Two recent cases suggest that juries are prepared to punish employers for improper conduct. One long-service employee was awarded over $800,000 in a wrongful dismissal case based upon bad faith conduct. Another employee was awarded over $1.4 million on the basis of workplace harassment and violence leading to constructive dismissal.
Treating employees fairly makes sense, both from a business and legal perspective. From a business perspective, negative treatment of workers can lead to reduced morale and productivity, high turnover rates and increased risk of unionization. From a legal perspective, unfair conduct can lead to constructive dismissal claims, human rights applications, occupational health and safety complaints and claims for various types of non-pecuniary damages in wrongful dismissal actions. Two recent cases indicate that juries in Canada are prepared to impose significant financial penalties on errant employers.2
Last summer, a British Columbia jury awarded over $800,000 in damages to a long-service employee whose employer alleged cause for termination of employment.
In Higginson v Babine Forest Products Ltd. and Hampton Lumber Mills Inc. ("Higginson"), the employee worked at a sawmill for 34 years prior to the termination of his employment. According to the employee, after the sawmill was sold his new employer intentionally engaged in conduct aimed at creating a hostile and "miserable" work environment, in an attempt to force the employee to resign. He did not resign and his employer ultimately terminated his employment for cause.
The employee took the position that his employer's allegations of cause for termination were simply an attempt to avoid providing him with reasonable pay in lieu of notice. In finding for the employee, the jury in this case awarded Higginson $236,000 in compensatory damages for wrongful dismissal, plus a whopping $573,000 in punitive damages.
At the time it was decided, Higginson was the highest award of punitive damages in a Canadian wrongful dismissal case, displacing Keays v Honda Canada Inc. wherein the trial court awarded the plaintiff $500,000 in punitive damages (which was subsequently reduced to $100,000 by the Ontario Court of Appeal and overturned entirely by the Supreme Court of Canada).
In the fall of 2012, the record set in Higginson was broken by an Ontario jury. In Boucher v Walmart Canada Corp. and Jason Pinnock ("Walmart"), a former Walmart employee, Meredith Boucher, was awarded over $1.4 million on the basis of workplace harassment and violence that was found to constitute constructive dismissal.
Boucher claimed that her manager engaged in belittling and demeaning behaviour for months, such as swearing at her and calling her an idiot, as well as making her count wood pallets in front of other employees to prove that she could count. She also claimed that she was punched in the arm twice by another Walmart employee (whose employment was apparently terminated on the date of the second incident).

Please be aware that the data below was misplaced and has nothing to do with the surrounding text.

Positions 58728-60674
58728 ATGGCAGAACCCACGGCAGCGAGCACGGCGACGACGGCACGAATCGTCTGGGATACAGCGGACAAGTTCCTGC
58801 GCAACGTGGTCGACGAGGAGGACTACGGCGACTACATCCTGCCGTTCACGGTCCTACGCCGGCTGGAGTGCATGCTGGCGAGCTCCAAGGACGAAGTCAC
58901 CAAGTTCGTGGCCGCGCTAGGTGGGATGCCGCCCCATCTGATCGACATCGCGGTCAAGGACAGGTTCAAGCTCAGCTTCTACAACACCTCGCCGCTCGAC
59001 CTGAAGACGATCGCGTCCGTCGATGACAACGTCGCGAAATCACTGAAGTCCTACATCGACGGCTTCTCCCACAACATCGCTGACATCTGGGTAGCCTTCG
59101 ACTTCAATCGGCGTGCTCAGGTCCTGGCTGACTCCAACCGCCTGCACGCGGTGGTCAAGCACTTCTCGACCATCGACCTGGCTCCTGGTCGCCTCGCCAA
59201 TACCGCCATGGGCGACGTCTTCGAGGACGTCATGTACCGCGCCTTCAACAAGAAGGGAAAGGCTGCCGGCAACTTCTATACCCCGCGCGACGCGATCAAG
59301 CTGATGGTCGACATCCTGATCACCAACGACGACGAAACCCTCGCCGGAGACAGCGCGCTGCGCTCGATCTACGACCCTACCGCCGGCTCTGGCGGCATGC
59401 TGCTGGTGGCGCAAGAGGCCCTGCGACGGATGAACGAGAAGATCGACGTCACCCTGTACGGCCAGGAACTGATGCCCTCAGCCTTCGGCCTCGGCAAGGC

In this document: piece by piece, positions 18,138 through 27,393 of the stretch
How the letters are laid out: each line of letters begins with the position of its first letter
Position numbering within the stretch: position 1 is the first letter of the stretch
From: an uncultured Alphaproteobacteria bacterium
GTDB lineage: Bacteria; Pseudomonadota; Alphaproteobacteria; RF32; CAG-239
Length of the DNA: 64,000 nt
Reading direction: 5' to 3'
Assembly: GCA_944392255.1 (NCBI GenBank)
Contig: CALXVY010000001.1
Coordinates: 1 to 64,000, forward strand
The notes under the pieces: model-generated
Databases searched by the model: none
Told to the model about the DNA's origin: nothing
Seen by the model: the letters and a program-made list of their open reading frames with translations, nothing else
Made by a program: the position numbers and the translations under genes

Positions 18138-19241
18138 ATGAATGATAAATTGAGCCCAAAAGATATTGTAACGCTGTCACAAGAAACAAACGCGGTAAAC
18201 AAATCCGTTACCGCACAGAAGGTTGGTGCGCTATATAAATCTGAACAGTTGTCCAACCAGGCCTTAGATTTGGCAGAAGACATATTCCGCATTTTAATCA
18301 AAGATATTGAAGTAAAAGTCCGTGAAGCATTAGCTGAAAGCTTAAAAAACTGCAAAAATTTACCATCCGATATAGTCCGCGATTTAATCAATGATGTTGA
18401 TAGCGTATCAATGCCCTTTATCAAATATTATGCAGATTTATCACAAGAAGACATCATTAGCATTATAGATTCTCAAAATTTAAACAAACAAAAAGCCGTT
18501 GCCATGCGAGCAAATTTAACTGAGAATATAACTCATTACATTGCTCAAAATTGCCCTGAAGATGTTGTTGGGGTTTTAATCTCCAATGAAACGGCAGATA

Boucher resigned from her employment, claiming constructive dismissal caused by an abusive work environment. Her employment agreement provided that upon termination of employment without cause, Boucher would receive two weeks of pay per year of service, which would have been equal to 20 weeks' pay based upon her 10 years of service. However, Walmart actually paid her 32 weeks of termination and severance pay.
Boucher still was not satisfied. She sued Walmart for constructive dismissal, harassment, discrimination, intentional infliction of mental suffering, and assault. In finding for the plaintiff (after deliberating for less than two hours), the jury awarded:
- As against Walmart
- $200,000 for intentional infliction of mental suffering;
- $1,000,000 for punitive damages; and
- $10,000 for assault.
- As against the manager personally
- $100,000 for intentional infliction of mental suffering; and
- $150,000 for punitive damages.
Walmart has appealed the jury's decision.
The Higginson and Walmart cases reflect a trend in the law toward protecting employees from workplace bullying, harassment and other improper conduct. A number of Canadian jurisdictions now have legislation that addresses such improper conduct (in addition to human rights legislation that exists in every jurisdiction). Employers would be well advised to heed the message that is being conveyed by legislatures and the courts, by ensuring that employees are treated appropriately during employment and at the time of termination.